"I--do--not--know," murmured Carmen abstractedly, scarce hearing the woman. Then she turned to the boy. She bent over him and looked long and wistfully into his eyes. He was a bright, handsome little fellow; and though her heart was crushed, she took him into it. Swallowing the lump which had come into her throat, she drew him to the window and sat down, holding him before her.

"Your father--I know him--well. He is a--a good man. But--I did not know--I never knew that he had a son." She stopped, choking.

"Tia Catalina says he is a fine man," proudly answered the boy.

"And she wants me to be a priest, too. But I am going to be a bull-fighter."

"It is true, senorita," interposed the woman. "We cannot keep him from the _arena_ now. He hangs about it all day, and about the slaughter-house. We can hardly drag him back to his meals. What can we do, senorita? But," with a touch of pride as she looked at him, "if he becomes a bull-fighter, he will be the best of them all!"

Carmen turned again to the woman. Her question carried an appeal which came from the depths of her soul. "Senora, is there no doubt--no doubt that Padre Rincon is the father of the boy?"

"We think not, senorita. The lad's mother died in the good Padre's arms. She would not say positively who was the boy's father. We thought at first--it was some one else. Marcelena insisted on it to her dying day. But now--now we know that it was Padre Jose. And he was sent to Simiti for it. But--ah, senorita, the little mother was so beautiful, and so good! She--but, senorita, you are not leaving so soon?"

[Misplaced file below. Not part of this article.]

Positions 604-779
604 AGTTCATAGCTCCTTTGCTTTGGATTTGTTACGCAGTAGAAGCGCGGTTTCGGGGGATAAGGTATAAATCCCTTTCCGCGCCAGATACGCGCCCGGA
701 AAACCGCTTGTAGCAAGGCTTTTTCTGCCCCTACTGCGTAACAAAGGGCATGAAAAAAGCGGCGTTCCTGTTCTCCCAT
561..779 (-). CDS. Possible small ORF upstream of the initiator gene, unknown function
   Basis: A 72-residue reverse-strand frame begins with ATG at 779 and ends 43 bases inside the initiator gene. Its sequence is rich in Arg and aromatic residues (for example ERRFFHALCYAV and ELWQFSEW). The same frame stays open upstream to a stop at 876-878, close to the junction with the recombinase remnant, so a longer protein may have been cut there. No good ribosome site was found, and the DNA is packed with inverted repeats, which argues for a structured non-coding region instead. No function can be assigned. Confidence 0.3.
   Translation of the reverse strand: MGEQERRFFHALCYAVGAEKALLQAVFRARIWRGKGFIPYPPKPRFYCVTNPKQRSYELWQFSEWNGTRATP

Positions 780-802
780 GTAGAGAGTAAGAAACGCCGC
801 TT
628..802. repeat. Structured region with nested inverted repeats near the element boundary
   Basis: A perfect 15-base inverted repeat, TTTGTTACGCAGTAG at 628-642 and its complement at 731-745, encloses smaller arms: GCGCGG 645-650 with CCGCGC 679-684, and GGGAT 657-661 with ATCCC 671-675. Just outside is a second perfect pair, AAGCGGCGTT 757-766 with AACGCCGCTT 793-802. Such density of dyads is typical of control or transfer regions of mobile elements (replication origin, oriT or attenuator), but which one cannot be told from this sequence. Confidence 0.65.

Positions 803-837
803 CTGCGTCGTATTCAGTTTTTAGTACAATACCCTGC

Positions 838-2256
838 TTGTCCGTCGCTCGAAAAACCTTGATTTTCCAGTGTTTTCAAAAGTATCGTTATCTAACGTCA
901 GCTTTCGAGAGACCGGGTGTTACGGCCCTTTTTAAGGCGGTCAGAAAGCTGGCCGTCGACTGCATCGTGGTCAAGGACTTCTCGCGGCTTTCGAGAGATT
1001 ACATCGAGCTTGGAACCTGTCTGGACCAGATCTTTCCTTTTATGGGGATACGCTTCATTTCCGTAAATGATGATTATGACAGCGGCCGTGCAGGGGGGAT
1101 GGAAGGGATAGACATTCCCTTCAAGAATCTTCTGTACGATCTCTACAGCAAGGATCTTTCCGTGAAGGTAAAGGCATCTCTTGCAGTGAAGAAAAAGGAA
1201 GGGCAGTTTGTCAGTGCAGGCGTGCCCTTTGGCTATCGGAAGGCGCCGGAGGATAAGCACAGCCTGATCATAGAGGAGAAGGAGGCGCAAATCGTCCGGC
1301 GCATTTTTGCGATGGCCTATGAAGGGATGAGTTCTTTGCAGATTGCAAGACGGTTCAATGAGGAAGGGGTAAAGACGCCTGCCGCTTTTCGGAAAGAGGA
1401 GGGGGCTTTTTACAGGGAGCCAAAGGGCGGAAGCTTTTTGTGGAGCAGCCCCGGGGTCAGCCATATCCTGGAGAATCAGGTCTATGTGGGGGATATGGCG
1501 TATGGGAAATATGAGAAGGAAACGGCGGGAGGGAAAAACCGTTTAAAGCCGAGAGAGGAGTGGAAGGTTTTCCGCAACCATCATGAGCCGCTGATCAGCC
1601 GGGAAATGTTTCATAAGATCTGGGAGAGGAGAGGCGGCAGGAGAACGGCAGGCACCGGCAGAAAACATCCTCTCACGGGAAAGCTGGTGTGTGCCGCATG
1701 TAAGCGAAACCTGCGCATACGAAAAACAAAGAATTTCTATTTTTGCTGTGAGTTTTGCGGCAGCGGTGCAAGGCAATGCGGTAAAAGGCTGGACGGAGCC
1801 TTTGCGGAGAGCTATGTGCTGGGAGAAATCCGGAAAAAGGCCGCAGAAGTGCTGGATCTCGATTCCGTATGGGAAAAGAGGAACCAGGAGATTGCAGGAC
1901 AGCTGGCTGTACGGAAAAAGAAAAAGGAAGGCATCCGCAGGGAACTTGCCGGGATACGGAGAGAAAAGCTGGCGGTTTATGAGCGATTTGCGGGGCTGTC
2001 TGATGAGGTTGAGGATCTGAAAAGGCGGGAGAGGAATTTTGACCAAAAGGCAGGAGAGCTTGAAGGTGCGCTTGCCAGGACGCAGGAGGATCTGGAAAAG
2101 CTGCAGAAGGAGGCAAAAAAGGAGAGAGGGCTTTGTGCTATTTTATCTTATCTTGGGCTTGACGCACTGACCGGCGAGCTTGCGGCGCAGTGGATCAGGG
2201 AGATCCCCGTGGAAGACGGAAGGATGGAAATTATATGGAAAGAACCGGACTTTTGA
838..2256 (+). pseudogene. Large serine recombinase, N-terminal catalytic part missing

Carmen had risen. "Yes, my good senora," she said wearily. "We must now return to the hotel. But--here is more money for the boy. And, senora, when I reach the States I will send you money every month for him."

She took Harris's hand. "Come," she said simply, "I have seen enough of the city."

At noon the next day a message from Bodega Central was put into the hand of the acting-Bishop of Cartagena, as he sat in his study, wrapped in the contemplation of certain papers before him. Hostilities had begun along the Magdalena river the day before. The gates of Cartagena were to be barricaded that day, for a boatload of rebels was about to leave Barranquilla to storm the city and seize, if possible, the customs. When he had read the message he uttered an exclamation.